There is one error: when explaining “deuce,” it says the next player to win two points in a row wins the game, but that’s not necessarily true.
There’s one shot at the end of a smiling kid who looks about the same size as the racket he’s holding. It’s really cute.
3.5/5

BigFoot Goes on Big City Adventures
Find out about 10 cities around the world—don’t know how Mayapan in Mexico made the cut—and then search for the elusive BigFoot in the same way you would for Waldo.
Biggie is incredibly difficult to find, but at least he’s always in his famous pose, which helps a little. It’s also good that he’s always in context, unlike the koalas on top of the Sydney Opera House. What doesn’t help is the art style, which is watercolory/Impressionistic, sometimes not sharp enough for details. The rampant unicorns were easier to find, as were just about every other thing except the footprints. Some of the objects were a little silly, though, like the presidential pens. I eventually had to zoom in quite a bit to find him. For those with the physical version, hope you’ve got glasses or a magnifier, but now that you know what you’re getting into, it’s nothing but fun.
Some of the factoids explain what are simple concepts, so this book seems to be targeted for kids, even if it claims all ages.
4/5

My Daddy and Me
A small cute list of things kids like to do with the masculine parental unit, with different animals playing the parts, shown in big cartoony art. Designed for beginning readers, it’s meant to get the child thinking about their own experiences with Daddy. It’s sweet.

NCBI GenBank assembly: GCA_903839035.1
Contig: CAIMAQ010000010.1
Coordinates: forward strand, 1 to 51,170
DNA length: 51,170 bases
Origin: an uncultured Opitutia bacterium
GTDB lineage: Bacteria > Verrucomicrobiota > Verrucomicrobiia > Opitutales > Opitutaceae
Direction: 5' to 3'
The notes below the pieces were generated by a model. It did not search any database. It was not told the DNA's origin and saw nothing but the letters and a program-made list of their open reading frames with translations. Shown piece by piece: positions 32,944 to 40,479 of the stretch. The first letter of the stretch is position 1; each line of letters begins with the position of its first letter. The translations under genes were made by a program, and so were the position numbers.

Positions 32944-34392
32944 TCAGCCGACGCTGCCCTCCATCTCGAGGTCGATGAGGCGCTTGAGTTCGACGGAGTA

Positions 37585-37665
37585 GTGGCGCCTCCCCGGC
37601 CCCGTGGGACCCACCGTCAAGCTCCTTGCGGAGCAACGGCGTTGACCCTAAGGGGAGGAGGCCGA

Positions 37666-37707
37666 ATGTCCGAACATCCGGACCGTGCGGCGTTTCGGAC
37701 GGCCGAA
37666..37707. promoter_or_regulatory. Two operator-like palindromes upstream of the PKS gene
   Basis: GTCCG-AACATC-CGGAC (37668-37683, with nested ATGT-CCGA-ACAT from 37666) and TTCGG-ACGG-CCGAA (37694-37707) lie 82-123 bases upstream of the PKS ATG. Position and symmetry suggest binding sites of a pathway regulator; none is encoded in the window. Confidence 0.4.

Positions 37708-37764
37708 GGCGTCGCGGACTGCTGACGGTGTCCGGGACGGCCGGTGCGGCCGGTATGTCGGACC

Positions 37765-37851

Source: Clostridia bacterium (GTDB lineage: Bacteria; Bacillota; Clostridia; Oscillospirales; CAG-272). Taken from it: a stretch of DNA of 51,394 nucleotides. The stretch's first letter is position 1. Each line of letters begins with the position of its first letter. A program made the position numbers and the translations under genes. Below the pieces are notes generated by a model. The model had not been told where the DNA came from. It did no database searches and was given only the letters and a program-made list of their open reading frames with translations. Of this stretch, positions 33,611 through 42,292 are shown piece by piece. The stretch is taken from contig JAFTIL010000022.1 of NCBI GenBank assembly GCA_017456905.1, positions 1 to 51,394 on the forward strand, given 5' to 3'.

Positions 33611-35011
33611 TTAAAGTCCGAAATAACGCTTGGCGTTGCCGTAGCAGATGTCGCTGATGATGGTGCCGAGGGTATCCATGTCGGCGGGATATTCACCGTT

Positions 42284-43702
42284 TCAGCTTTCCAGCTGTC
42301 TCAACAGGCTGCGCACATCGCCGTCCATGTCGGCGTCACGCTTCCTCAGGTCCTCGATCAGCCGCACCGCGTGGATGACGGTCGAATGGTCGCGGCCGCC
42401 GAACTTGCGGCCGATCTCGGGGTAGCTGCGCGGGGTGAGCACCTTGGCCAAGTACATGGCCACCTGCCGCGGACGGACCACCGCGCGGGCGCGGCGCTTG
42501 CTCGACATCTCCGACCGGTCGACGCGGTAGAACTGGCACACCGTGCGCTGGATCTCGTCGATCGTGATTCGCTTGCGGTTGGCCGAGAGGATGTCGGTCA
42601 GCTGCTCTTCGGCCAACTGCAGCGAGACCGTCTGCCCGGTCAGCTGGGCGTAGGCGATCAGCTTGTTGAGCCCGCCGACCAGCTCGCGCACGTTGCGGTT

Somehow it seems very wrong to see alligators wearing clothes. . .
The “buy me” page at the end mentions something about how the pages can be folded to reveal new images, like the old MAD magazines, but it obviously doesn’t work on digital.
3.5/5

My Mommy and Me
As expected, this follows the exact same format as the Daddy edition, a list of things certain animal kids like to do with the feminine parental unit, shown in big cartoony art.
Designed for beginning readers, it’s meant to get the child thinking about their own experiences with Mommy. It’s sweet.
Tigers love new shoes.
The “buy me” page at the end mentions something about how the pages can be folded to reveal new images, like the old MAD magazines, but it obviously doesn’t work on digital.
3.5/5

What a Nice Car!
A mouse supposedly “finds” a car and takes off in it to find the owner. Along the way he meets up with a zoo’s worth of different animals, all of whom join him in this supposedly honorable quest.
There’s no mention that the best place to find a car’s owner is right where the car was found. The owner’s probably wondering what happened to it as they drive it further and further away.
The text is the same for every page, which no doubt works for a kid learning to read but will likely bore everyone else. Surprisingly, everyone lives happily ever after, watching the sunset.
The artwork looks a lot more minimal than most.
2.5/5

AYA and PAPAYA Find Happiness
It takes about half the book and a look in the mirror for Aya to realize what’s wrong with her. It seems rather obvious, though, and doesn’t explain why. She and her dolly go looking for happiness in some strange places.
Sneaky little message of empowerment.
The artwork is almost 3-D, with some of the characters drawn like those in Song of the Sea, especially the mom. There’s a cute shot of the dynamic duo upside-down while looking under the bed.
3.5/5

;o)